I'm not of the opinion that God spends his day going about preventing stubbed toes, but he could if he found it necessary to realize his ultimate will for mankind; think, Butterfly Effect. Perhaps being punched in the nose will teach me a lesson, whereas winning the lotto would make me a goof. God only knows. Maybe those objecting to such illustrations question God's personal concerns because they doubt his goodness or existence, or both.

With subjects like the Holocaust, you could suggest that God was lax, or that he's ultimately unreal, but you could contrarily grant that God infinitely knows the bigger picture, and despite his goodness, grants mankind's godlessness and inhumanity temporal unleashings. There would have been no Holocaust if the whole world served God, right? If someone can reject God, even over the Holocaust horrors, their faith proves false. If they trust God despite darkest tragedy, they are likely his children, and subsequently garner his loving, daily concern.

The Rev. Bryan Griem
Montrose Community Church


Quite possibly both are correct. The questions might be trite and self-centered, but in the Judeo-Christian tradition a personal relationship with God is thought to be important. And if one has such a relationship, then necessarily some prayers will seem self-centered.

The mature believer, however, eventually has to realize that God and God's purposes are more important than one's own. As Humphrey Bogart said near the end of the movie "Casablanca," what happens to two people doesn't amount to a hill of beans in the grand scale of things — and yet, the outlandish claim of the Judeo-Christian tradition is that God does care about little old you and little old me.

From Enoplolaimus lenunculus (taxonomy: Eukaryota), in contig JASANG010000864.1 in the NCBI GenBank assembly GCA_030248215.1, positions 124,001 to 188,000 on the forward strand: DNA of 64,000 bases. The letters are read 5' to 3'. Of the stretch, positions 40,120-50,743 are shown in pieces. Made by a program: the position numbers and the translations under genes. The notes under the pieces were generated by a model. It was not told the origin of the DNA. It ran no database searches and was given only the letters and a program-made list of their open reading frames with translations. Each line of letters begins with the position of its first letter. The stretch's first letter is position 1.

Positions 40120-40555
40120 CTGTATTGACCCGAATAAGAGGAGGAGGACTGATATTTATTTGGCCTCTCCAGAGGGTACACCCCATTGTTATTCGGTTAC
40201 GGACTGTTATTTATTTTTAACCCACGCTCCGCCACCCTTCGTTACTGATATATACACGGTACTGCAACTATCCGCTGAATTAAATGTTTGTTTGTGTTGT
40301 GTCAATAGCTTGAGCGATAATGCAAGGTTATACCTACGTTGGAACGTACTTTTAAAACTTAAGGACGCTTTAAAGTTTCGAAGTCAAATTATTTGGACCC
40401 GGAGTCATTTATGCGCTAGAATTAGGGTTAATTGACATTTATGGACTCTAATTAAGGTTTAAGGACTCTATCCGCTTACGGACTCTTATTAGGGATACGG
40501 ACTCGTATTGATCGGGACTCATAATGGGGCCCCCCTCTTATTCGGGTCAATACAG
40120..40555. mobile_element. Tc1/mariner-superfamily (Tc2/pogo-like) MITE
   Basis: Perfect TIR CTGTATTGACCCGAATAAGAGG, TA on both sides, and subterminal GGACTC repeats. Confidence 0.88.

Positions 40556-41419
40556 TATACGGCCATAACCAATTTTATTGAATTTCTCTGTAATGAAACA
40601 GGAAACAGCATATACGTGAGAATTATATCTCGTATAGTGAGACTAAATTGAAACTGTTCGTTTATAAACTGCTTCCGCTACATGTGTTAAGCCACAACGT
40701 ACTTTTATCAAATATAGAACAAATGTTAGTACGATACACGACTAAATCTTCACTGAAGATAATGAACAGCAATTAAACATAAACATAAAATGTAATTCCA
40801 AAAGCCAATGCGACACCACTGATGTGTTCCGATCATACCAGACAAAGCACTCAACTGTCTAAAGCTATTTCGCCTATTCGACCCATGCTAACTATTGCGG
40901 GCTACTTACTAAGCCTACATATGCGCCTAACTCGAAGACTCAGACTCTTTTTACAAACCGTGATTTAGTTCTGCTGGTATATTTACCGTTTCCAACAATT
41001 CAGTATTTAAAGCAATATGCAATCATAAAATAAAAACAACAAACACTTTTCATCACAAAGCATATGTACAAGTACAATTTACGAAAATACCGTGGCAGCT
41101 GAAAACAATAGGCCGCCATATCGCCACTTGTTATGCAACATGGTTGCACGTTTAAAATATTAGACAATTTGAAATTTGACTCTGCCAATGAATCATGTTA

Faith is a strange commodity. Faith involves trusting God no matter what. Faith involves seeing the hand of God at work in the normal and the everyday. After the Hebrews left Egypt, the believing eye saw God in the storm clouds that rained on their enemies. The unbelieving eye would have seen a lucky break for the Hebrews that atmospheric conditions happened at just the right moment. The believer sees the hand of God; the unbeliever sees a lucky break. Which one is right?

You have heard it said that beauty is in the eye of the beholder. The same may be said for faith: Was what happened to you an act of God or a lucky break? What does your faith tell you, and could it be both? Don't limit God, is what my faith tells me. That lucky break just could have the hand of God all over it. Keep the faith!

The Rev. Skip Lindeman
La Cañada Congregational Church
La Cañada Flintridge


I believe that grace comes in all sizes. God is the one who grants us the grace of the shade on a hot summer day as well as the one who overthrows oppressive dictators bent on genocide. In all things, God looks after us. A lack of grace in one area of life (whether large or small ) does not negate its presence somewhere else.

That being said, it is hard for me to sympathize with a person whose greatest complaints against God are a late alarm, a delayed lunch, and a car that starts on the third try. I find it unhealthy to spiritualize even the most minor of setback in life. I am a firm believer that everything happens for a reason. However, I am also a believer that sometimes that reason is that you were acting like an idiot and there are negative consequences to not thinking things through.

I believe our lives have purpose insofar as we learn to put God first in all things. This view that God is micro-managing a person's life to protect them from all these minor life annoyances makes it seem to me that the author is saying God's purpose is to worship us.

David Derus
Student, Fuller Theological Seminary


So many people I know believe this way, that God causes every little thing to happen, and for a reason. And these are not trite people; they're people whose intelligence I respect and whose faith I admire. They're God-struck and wonder-filled; they see miracles everywhere and sense God's hand in everything; and they can't help but stammer of blessings, awash in gratitude.

Personally, I don't believe that God causes things to happen in order to help or save or chastise or judge us. I don't think God has such a linear relationship with time, for one thing, to be bound by the petty progression of cause and effect.